The appointment of two new members into the Executive Council and the new political landscape in the Legislative Council has been the latest talk of the town. In a desperate attempt to breathe fresh air into the cabinet, Chief Executive Tung Chee-hua appointed legislator Mr. Bernard Chan and Mrs. Laura Cha into the Executive Council. To Mr. Tung, the appointment would bring opinions from different sectors of the community to his cabinet, and that Exco’s decisions would be more in line with the public’s interests.
The new Legco is posing greater challenge for the Tung administration. With 25 democrats, pro-government legislators eager to be seen as distant from the administration, as well as the ‘critical minority’ keen to exhibit its ‘critical significance’, legislators will give Tung and his ministers a hard time securing Legco support. Prompted by the need to make sure that government policies and bills are passed in the increasingly assertive LegCo, Tung appointed Mr. Chan from the ‘critical minority’ camp. Mr. Chan is a member of The Alliance which was believed to have backed Emily Lau’s chairmanship of the Finance Committee and stirred up a hornet’s nest. The appointment might also have stemmed from the consideration that he represents both the business sectors and the welfare sectors. Speculation was rife that Mr. Tung had approached Mr. Leong Kah-kit from the Article 45 Concern Group to join his cabinet, though what actually happened is anyone’s guess. Attempts to include dissenting voices in his cabinet, let alone like-minded people, will only tinker at the edges, and will do little to significantly improve governance.
It is high time for Mr. Tung to do some serious soul-searching. The National Security legislation saga ended in the dramatic resignation of Mr. James Tien from the Executive Council. The government’s lack of legitimacy and its unpopular policies have made Tung’s allies waver. Uncertain of securing Legco support for government policies, the only means left is to appoint Legco members to Exco to secure their votes. But a close tie with the administration is a kiss of death, and it is doubtful whether this will secure votes.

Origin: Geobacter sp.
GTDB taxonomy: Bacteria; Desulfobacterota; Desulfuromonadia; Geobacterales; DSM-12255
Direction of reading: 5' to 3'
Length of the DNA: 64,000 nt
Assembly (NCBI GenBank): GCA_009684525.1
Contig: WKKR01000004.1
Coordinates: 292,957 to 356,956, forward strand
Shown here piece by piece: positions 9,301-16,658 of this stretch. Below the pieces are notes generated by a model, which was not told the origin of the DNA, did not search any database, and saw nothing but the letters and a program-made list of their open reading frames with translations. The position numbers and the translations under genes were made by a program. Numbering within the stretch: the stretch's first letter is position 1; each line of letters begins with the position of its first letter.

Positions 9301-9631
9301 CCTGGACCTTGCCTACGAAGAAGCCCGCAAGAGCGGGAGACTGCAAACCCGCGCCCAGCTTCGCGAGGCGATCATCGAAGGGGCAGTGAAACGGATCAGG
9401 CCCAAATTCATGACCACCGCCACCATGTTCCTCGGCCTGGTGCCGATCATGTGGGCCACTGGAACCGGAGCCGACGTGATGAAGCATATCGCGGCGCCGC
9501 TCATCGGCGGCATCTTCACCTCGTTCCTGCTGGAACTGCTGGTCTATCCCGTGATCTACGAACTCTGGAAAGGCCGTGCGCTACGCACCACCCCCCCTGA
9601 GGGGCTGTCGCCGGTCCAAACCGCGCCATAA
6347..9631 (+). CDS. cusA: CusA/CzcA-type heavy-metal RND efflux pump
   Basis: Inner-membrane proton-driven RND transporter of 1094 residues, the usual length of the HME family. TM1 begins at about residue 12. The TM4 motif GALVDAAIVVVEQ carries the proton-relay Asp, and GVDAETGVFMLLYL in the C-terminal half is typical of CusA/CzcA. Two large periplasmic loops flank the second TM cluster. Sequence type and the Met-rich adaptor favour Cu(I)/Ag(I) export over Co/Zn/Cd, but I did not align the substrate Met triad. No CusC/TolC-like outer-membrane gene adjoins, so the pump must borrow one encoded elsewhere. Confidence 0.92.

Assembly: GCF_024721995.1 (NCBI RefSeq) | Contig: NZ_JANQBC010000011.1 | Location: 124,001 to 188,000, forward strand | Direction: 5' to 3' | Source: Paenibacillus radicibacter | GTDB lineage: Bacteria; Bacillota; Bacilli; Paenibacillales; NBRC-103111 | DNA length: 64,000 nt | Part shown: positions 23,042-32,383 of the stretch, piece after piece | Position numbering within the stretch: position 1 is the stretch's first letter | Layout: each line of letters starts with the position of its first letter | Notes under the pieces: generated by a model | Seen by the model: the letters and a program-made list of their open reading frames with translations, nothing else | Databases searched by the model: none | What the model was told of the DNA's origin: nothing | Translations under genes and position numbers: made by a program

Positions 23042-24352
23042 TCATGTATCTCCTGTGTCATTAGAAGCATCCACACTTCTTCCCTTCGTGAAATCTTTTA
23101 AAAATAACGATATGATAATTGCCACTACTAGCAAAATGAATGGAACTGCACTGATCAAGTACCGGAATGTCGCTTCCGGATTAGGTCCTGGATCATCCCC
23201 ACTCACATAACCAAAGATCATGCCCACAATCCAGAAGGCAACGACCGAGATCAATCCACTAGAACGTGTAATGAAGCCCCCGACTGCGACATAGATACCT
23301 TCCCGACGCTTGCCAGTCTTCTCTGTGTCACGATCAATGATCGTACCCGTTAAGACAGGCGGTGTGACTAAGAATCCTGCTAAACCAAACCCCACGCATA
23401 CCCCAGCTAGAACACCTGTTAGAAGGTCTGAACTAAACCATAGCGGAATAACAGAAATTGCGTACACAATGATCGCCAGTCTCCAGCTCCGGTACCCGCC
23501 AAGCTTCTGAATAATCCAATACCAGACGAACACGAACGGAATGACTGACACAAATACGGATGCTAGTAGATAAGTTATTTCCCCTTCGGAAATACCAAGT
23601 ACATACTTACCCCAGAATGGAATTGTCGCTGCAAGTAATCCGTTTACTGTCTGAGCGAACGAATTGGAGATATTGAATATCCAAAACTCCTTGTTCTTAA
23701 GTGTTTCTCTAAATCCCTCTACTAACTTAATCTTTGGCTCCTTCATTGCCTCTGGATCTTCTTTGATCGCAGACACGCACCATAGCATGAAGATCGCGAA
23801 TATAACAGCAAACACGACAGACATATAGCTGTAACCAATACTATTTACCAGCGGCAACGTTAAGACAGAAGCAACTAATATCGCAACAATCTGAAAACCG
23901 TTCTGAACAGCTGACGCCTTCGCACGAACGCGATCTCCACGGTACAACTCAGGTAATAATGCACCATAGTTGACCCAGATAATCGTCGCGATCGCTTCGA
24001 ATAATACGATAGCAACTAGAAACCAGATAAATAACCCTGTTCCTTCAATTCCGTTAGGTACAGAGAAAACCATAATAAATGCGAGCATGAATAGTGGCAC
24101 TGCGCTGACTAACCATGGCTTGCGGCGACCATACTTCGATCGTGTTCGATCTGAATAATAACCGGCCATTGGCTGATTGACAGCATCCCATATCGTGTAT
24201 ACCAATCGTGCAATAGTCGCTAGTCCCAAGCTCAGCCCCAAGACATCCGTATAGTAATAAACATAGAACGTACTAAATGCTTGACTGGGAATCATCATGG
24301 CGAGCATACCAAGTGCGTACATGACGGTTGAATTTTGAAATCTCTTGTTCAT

The ability of the Tung administration to improve governance hinges on its political will to get to the root of the problem. For Legco to assume a more meaningful role than a mere talk shop, the systemic flaw has to be rectified immediately. The majority of Legco is elected by a small section of the electorate while a majority of the electorate has resulted in a minority part of Legco. 62% of all the votes went to the democrats but only 25 of them were elected. This lopsided system warrants an immediate review. Only an entire legislature returned by direct elections will enable the public’s views to be fully reflected in the legislature, and give the public a genuine say in policymaking.
Tung is facing a more assertive and pro-active Legco in a highly charged political environment, and a cabinet reshuffle will do little to confer the legitimacy badly needed by the administration, which can only be achieved by direct election of the Chief Executive. More than 60% of the votes in the Legislative Council election were cast for democrats whose platform include direct election of the Chief Executive in 2007 and direct election of the entire legislature in 2008. This is a resounding call for full democracy and should be taken seriously.
But there is still a long way to go. Rumours were rife that the central government liaison office had intervened in Legco’s internal affairs. Thinking that the Public Accounts Committee and the Constitutional Affairs Panel should be kept tightly under control, the liaison office meddled in the negotiations of the chairmanships of these committees. Apart from undermining confidence in Hong Kong’s autonomy and the principle of ‘Hong Kong people ruling Hong Kong’, Beijing’s interference in Legco also reflects how little trust Beijing has in the people of Hong Kong. The democrats have been rational and have never threatened to block proposals from the administration for the sake of opposition. The fear that the pan-democrats will paralyse the administration, or embarrass it for no reason is largely unfounded.
The maturity and rationality of the Hong Kong people can be seen in the September Legco election and the 1 July march in the last two years. Not only are they ready for democracy, they also want their call for direct elections to be heard by taking to the street and through the ballot box. And they are looking forward to the time when their call is heeded. It is high time to trust the people of Hong Kong and revisit the decision of the National People’s Congress to rule out direct elections in 2007 and 2008.